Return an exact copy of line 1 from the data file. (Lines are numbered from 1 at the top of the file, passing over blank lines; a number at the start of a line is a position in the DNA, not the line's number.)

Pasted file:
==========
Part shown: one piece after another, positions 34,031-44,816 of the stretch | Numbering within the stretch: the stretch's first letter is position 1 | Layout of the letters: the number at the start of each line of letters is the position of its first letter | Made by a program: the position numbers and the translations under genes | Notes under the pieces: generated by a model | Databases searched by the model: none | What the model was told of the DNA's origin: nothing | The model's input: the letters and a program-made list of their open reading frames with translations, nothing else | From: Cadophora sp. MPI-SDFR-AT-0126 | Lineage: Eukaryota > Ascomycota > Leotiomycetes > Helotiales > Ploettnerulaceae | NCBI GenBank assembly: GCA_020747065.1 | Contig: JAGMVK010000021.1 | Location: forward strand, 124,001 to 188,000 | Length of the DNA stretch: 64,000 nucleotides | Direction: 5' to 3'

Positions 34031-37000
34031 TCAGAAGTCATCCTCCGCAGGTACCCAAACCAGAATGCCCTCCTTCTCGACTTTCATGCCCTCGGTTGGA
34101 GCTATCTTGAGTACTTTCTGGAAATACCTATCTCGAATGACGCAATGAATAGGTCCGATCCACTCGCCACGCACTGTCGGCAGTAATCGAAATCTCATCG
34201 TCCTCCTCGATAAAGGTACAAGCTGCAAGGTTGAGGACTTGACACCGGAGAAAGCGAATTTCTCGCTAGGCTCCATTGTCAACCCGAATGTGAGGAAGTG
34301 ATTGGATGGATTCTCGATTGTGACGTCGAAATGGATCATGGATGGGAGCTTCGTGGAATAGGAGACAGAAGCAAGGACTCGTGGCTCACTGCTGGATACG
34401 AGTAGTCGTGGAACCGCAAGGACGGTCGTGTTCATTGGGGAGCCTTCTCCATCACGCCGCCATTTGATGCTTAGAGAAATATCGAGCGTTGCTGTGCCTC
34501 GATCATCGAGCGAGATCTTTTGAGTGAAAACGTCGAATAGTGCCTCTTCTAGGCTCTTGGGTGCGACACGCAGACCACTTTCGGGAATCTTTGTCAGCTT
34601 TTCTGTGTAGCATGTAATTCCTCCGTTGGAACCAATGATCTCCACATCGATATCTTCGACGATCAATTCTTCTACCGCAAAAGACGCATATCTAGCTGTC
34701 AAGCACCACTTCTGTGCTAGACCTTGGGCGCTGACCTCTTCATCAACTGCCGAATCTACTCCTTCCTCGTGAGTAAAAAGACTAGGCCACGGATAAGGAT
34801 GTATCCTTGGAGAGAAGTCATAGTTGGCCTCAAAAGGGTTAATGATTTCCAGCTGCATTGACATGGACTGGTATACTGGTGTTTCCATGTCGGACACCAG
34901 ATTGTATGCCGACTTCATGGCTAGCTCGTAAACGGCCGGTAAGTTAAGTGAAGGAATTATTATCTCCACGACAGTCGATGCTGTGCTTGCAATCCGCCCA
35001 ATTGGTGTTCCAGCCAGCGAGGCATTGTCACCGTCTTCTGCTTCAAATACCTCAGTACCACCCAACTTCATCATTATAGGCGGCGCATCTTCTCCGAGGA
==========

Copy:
Part shown: one piece after another, positions 34,031-44,816 of the stretch | Numbering within the stretch: the stretch's first letter is position 1 | Layout of the letters: the number at the start of each line of letters is the position of its first letter | Made by a program: the position numbers and the translations under genes | Notes under the pieces: generated by a model | Databases searched by the model: none | What the model was told of the DNA's origin: nothing | The model's input: the letters and a program-made list of their open reading frames with translations, nothing else | From: Cadophora sp. MPI-SDFR-AT-0126 | Lineage: Eukaryota > Ascomycota > Leotiomycetes > Helotiales > Ploettnerulaceae | NCBI GenBank assembly: GCA_020747065.1 | Contig: JAGMVK010000021.1 | Location: forward strand, 124,001 to 188,000 | Length of the DNA stretch: 64,000 nucleotides | Direction: 5' to 3'